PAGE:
Characteristics of historical international scientific languages and candidates
Greek
Grammar: not easy
Vocabulary: well known
Script: not easy
Pronunciation: not easy
Giving equal opportunity? yes, one mother country
Strong cultural background: yes
Strong scientific background: historically yes
Strong economic/political background: none
Latin
Grammar: difficult
Vocabulary: well known
Script: easy
Pronunciation: relatively easy
Giving equal opportunity? perfect
Strong cultural background: yes
Strong scientific background: historically yes
Strong economic/political background: none
Arabic
Grammar: very difficult
Vocabulary: very difficult
Script: very difficult
Pronunciation: very difficult
Giving equal opportunity? too many native speakers
Strong cultural background: yes
Strong scientific background: historically yes
Strong economic/political background: too many countries
Chinese
Grammar: I do not know
Vocabulary: very difficult (for Europeans at least)
Script: very difficult
Pronunciation: very difficult
Giving equal opportunity? too many native speakers
Strong cultural background: yes
Strong scientific background: yes
Strong economic/political background: world power
English
Grammar: at the beginning easy, then difficult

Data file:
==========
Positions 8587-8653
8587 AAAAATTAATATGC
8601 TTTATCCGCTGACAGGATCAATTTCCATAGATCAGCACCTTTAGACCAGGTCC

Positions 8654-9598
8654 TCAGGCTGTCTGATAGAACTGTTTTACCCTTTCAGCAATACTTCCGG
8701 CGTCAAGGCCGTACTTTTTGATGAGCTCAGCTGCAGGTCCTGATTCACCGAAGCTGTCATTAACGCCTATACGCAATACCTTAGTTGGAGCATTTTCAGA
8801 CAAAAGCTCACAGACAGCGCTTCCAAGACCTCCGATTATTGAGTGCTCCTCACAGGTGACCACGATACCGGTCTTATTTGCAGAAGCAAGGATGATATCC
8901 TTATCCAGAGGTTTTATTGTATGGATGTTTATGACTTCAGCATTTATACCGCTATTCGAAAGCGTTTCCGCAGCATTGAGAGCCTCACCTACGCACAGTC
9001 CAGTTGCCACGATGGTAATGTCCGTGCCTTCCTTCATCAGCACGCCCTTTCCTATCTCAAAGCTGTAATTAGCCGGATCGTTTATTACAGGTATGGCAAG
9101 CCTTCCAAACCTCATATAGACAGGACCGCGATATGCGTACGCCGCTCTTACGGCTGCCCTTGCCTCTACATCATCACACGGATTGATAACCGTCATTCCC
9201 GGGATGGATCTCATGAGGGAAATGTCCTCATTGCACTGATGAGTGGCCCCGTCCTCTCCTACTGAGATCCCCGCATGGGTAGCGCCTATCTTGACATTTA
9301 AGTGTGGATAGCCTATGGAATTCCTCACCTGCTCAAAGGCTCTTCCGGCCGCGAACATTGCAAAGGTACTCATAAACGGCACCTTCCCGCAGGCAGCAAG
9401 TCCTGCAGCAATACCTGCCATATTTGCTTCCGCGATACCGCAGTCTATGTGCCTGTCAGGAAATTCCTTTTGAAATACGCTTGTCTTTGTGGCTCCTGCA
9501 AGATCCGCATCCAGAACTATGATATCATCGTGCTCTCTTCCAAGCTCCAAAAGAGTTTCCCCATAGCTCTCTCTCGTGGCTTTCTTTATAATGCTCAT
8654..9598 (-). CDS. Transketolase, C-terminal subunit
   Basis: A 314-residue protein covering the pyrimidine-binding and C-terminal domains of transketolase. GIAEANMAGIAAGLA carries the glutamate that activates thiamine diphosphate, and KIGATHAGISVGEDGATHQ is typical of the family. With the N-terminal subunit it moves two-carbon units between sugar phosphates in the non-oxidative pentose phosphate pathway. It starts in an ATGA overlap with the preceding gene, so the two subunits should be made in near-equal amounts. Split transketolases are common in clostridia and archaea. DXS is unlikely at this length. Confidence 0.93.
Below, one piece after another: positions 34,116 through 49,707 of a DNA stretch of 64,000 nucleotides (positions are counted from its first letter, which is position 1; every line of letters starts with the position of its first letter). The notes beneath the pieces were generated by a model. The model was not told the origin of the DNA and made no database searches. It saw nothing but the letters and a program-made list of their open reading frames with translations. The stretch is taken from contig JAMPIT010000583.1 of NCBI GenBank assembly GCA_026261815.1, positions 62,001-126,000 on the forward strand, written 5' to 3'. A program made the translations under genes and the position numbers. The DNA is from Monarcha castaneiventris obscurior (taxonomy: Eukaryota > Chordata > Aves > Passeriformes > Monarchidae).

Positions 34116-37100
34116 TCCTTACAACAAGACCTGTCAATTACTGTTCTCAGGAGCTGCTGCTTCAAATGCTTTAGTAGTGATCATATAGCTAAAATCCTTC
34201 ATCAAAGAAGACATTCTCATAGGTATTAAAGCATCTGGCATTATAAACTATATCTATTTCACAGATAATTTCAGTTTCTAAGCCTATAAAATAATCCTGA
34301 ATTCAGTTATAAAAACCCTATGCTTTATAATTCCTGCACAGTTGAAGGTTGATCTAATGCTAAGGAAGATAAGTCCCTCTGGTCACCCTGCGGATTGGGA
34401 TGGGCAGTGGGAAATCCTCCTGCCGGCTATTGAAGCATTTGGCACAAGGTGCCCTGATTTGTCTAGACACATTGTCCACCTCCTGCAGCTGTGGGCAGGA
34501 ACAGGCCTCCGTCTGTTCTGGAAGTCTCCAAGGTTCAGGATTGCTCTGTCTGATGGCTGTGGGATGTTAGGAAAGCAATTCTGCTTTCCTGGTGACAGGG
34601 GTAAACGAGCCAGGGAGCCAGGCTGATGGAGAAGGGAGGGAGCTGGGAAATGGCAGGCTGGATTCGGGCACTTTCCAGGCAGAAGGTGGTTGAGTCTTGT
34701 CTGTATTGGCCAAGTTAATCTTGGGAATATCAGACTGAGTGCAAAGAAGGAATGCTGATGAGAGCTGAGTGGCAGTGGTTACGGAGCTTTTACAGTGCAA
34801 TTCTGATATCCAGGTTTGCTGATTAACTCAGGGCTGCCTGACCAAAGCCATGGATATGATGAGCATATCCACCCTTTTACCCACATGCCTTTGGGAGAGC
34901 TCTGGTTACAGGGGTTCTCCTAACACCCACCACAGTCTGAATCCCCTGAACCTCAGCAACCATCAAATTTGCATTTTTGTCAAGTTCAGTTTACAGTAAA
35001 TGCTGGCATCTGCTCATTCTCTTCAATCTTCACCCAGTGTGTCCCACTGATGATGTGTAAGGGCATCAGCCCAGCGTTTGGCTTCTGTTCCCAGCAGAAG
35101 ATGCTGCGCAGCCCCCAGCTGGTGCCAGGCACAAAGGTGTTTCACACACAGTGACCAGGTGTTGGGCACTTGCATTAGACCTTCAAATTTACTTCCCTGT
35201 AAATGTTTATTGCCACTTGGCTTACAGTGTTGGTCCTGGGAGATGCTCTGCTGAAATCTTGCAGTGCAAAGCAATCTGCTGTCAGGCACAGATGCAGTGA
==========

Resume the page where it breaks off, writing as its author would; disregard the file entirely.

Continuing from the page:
Vocabulary: well known
Script: OK
Pronunciation: difficult
Giving equal opportunity? too many native speakers
Strong cultural background: yes
Strong scientific background: yes
Strong economic/political background: world power
French
Grammar: difficult
Vocabulary: well known
Script: OK
Pronunciation: difficult
Giving equal opportunity? one mother country
Strong cultural background: yes
Strong scientific background: yes
Strong economic/political background: none
German
Grammar: relatively easy
Vocabulary: well known
Script: easy
Pronunciation: easy
Giving equal opportunity? two mother countries (Switzerland has four official languages)
Strong cultural background: yes
Strong scientific background: yes
Strong economic/political background: none
Russian
Grammar: difficult
Vocabulary: not so easy
Script: easy
Pronunciation: easy
Giving equal opportunity? too many native speakers
Strong cultural background: yes
Strong scientific background: yes
Strong economic/political background: world power
Italian
Grammar: easy
Vocabulary: well known
Script: easy
Pronunciation: easy
Giving equal opportunity? one country
Strong cultural background: yes
Strong scientific background: yes
Strong economic/political background: none
Spanish
Grammar: not so easy
Vocabulary: well known
Script: easy
Pronunciation: not so easy
Giving equal opportunity? too many native speakers
Strong cultural background: yes
Strong scientific background: yes
Strong economic/political background: too many countries
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Language creates scientific isolation. I would involve even more competent science translaters, e.g. not only to translate books (which is frequently done), but also well appreciated review papers that were published in top journals (which is rarely or not done).
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And if there is effect of corona (nanoparticles-protein interaction) play role in that?